Economists will tell us that corporations have learned to manage the downturns more efficiently. But at least part of it is because we no longer have a consensus that people have a right to work and a right to a living wage.

Today we have 12 million unemployed people who are actively looking for work. That does not count the people who have given up. Within those numbers is an even more troubling statistic: 4.6 million people have been unemployed for more than 6 months, and even worse, two-thirds of them have been out of work for more than a year.

We are creating a group of long-term unemployed people whose lack of employment renders them unemployable. They are unemployable, not because they lack skills or because they are unwilling. They are unemployable because employers do not want to hire them.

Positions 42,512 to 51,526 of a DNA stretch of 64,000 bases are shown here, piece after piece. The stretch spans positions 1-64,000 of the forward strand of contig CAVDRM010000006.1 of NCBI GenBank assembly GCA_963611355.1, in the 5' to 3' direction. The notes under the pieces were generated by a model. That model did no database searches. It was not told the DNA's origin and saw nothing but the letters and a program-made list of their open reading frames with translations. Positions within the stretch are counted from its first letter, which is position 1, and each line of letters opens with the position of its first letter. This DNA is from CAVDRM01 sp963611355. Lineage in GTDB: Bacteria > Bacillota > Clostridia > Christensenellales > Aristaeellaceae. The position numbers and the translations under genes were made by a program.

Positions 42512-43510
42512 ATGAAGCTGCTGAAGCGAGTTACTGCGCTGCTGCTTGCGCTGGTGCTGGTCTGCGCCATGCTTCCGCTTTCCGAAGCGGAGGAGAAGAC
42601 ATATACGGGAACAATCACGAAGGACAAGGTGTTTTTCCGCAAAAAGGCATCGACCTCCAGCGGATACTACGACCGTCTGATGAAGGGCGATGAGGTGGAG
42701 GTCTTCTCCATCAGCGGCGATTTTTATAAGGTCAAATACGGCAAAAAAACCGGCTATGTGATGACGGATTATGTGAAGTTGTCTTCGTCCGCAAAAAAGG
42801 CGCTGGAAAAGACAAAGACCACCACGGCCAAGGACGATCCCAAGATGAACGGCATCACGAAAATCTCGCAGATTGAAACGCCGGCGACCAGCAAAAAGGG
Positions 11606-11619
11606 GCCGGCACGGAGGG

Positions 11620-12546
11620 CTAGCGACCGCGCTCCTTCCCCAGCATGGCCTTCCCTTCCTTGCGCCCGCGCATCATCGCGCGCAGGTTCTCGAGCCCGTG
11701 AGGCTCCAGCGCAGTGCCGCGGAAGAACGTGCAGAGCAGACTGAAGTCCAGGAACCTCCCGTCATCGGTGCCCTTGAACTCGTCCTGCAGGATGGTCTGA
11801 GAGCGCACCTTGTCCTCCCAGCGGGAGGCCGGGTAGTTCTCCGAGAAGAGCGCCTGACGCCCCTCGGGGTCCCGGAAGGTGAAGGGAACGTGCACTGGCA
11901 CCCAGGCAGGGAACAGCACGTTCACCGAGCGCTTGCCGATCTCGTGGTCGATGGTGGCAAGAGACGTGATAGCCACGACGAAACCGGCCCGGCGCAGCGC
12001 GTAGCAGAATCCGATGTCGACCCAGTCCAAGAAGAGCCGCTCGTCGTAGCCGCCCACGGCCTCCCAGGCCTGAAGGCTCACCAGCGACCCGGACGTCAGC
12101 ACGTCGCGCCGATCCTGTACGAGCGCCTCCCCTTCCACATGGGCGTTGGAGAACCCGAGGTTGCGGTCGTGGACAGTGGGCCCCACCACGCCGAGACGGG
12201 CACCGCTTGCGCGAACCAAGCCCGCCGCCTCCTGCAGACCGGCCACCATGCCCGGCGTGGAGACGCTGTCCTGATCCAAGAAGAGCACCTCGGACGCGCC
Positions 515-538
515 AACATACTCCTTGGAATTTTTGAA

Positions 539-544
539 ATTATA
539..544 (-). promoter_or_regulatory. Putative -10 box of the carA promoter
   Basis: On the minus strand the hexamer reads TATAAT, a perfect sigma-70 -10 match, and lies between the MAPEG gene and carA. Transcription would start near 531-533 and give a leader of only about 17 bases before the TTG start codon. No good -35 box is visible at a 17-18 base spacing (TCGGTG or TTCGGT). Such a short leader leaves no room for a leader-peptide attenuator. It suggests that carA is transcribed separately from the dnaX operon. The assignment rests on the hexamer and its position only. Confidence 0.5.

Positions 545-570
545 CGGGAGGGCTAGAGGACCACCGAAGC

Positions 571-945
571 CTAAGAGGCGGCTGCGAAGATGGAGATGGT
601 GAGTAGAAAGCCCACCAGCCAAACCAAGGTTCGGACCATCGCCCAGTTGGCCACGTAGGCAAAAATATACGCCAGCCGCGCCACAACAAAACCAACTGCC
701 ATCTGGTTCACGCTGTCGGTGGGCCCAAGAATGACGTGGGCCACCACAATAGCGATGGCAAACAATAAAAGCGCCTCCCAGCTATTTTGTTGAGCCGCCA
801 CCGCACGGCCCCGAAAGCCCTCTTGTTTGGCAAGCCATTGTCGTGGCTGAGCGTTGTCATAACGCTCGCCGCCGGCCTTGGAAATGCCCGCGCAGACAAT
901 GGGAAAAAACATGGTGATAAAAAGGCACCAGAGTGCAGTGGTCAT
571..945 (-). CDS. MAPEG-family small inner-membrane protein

In a recent essay in the New York Times, Paul Krugman wrote about an experiment conducted by William Dickens and Rand Ghavad of Northeastern University. They sent out “résumés describing the qualifications and employment history of 4,800 fictitious workers. Who got called back? The answer was that workers who reported having been unemployed for six months or more got very few callbacks, even when all their other qualifications were better than those of workers who did attract employer interest.” Krugman’s conclusion is that we are creating a permanent class of jobless Americans.

In the economics of Jesus, everyone has a right to a job and a living wage. If we believe that, then we can begin to create a consensus to develop the policies and programs to achieve that end. This is not impossible. It is not the inevitable result of market cycles. It is a choice.